A flying saucer was spotted on a Google Earth image near the South Pole in Antarctica. You can see it right here. Mysterious Universe claims that "melting ice could have formed a round depression as it sank into the surrounding snow, or wind could have created a small whirlwind effect as it blew into alcoves in the rock wall." Screw that though. I want to believe.
Dan Howland writes, "Screengrabs that made me laugh from Google (Happiest Place on) Earth. It does pretty well with conventional architecture, but it freaked out on the Haunted Mansion's cupola and chimblies, and Dumbo just looks like a Jello salad."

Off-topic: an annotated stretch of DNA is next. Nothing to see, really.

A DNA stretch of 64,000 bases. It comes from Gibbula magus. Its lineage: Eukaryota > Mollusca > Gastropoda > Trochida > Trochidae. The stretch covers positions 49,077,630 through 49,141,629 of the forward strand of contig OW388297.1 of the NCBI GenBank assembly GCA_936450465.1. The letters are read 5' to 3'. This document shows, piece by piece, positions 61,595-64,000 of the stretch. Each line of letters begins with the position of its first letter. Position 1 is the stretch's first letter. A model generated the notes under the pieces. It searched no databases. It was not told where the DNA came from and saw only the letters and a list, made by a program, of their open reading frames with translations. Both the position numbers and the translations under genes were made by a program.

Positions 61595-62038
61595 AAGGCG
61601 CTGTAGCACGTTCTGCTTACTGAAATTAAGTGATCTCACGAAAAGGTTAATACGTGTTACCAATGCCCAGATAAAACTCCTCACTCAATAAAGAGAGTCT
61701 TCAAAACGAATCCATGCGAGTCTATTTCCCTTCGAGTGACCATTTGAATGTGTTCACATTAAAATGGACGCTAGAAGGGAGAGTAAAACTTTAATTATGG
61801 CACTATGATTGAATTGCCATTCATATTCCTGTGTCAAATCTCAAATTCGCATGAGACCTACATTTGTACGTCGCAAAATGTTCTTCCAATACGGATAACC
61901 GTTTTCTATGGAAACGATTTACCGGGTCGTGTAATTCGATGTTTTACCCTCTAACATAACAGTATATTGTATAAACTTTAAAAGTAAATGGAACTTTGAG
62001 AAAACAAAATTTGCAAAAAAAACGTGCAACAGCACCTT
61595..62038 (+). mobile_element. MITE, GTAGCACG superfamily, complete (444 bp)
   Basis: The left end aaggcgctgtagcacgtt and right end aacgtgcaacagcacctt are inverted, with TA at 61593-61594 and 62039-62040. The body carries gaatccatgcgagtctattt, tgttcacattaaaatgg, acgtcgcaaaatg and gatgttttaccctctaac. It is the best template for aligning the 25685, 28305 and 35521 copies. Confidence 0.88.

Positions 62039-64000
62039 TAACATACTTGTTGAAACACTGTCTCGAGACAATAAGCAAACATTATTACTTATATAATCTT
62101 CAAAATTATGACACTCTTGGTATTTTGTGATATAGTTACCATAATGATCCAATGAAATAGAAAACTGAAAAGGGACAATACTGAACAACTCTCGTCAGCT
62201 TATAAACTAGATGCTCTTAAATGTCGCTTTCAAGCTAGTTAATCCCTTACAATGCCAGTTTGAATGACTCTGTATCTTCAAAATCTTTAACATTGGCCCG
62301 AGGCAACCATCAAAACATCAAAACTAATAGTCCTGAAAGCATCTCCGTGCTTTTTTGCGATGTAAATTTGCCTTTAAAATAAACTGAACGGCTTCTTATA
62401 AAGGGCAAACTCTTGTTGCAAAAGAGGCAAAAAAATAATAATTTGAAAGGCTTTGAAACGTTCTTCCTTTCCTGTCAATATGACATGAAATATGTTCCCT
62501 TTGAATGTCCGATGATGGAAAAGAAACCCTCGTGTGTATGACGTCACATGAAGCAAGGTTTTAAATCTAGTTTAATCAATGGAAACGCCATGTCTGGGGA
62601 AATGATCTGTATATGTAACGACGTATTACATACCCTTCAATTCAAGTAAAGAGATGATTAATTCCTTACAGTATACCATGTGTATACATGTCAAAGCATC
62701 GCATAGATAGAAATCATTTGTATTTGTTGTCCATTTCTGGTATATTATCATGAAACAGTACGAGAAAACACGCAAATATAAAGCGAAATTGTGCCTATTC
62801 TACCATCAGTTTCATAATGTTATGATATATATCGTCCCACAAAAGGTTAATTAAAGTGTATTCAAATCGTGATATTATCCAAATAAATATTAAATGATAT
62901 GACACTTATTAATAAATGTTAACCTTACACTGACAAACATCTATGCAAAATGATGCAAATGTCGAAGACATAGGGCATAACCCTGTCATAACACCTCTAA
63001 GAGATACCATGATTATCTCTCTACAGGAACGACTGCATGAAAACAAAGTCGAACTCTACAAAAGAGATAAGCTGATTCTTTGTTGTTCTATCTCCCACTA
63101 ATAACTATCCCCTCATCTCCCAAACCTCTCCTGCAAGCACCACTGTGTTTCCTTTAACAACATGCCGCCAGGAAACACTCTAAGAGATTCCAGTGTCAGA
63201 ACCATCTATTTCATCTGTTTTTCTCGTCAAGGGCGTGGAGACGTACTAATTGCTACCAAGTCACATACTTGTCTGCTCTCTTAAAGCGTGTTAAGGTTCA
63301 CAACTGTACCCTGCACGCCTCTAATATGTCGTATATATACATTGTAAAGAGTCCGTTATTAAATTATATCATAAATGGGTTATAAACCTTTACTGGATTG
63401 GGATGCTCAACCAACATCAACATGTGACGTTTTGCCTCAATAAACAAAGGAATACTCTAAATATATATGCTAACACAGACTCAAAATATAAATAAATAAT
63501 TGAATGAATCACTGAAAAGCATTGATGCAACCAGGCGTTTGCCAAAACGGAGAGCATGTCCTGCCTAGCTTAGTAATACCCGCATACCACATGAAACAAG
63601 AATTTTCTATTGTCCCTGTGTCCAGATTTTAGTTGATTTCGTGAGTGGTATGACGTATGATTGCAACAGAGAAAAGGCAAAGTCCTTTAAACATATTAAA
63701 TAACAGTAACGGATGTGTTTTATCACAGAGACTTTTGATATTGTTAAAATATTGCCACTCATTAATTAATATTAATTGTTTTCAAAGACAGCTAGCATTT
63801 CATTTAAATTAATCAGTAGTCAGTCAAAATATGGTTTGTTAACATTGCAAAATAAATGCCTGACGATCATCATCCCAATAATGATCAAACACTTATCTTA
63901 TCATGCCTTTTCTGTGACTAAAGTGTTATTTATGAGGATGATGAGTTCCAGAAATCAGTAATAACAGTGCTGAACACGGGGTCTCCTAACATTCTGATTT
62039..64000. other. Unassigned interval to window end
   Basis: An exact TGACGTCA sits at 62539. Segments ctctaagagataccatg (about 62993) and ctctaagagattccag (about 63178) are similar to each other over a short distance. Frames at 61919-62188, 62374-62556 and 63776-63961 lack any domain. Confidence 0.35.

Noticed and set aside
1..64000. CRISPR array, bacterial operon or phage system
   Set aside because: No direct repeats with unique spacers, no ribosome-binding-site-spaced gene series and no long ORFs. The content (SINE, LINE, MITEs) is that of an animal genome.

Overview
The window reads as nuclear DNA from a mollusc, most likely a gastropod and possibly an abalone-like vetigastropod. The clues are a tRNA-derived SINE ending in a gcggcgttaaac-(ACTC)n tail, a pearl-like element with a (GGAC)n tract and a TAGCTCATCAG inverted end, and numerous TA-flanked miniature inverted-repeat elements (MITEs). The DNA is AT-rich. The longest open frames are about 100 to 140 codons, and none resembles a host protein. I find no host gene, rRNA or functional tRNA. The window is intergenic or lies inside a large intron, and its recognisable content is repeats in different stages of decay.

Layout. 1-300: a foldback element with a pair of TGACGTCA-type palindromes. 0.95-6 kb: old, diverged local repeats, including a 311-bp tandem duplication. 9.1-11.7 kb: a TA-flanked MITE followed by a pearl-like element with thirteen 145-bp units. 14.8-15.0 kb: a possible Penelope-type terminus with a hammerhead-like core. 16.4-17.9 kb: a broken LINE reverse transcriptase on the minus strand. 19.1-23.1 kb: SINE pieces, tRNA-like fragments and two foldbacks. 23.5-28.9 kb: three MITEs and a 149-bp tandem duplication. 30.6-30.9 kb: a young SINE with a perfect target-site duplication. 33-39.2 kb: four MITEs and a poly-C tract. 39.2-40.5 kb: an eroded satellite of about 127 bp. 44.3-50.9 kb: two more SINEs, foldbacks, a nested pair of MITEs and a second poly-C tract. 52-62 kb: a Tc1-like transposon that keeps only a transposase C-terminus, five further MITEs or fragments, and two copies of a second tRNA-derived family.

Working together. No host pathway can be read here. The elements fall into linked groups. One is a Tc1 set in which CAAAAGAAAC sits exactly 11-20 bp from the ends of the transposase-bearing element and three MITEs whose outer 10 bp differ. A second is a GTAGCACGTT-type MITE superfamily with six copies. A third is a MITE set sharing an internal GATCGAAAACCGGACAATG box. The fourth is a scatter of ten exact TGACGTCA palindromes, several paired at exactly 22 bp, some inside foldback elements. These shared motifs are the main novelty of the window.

How? It's surprisingly simple. Turns out, demand for trees in neighborhoods behaves a lot like a luxury item, as opposed to a basic necessity.
Tim De Chant at The Per Square Mile blog wrote about research on this a couple of weeks ago. Then, he went out and found examples, using images from Google Earth. Read the rest
Fifty years of weather have worn it down, but this image depicts the first advertisement visible from space, the Readymix logo. KFC tried to claim in 2006 that their one square mile Colonel Sanders portrait in Nevada was the "world's first brand visible from outer space", but the bloggers at Google Sightseeing dispelled that myth. NPR has a slideshow of "astrotisements" from the Google Sightseeing site. "What On Earth? Art And Ads That Can Be Seen From Space" Read the rest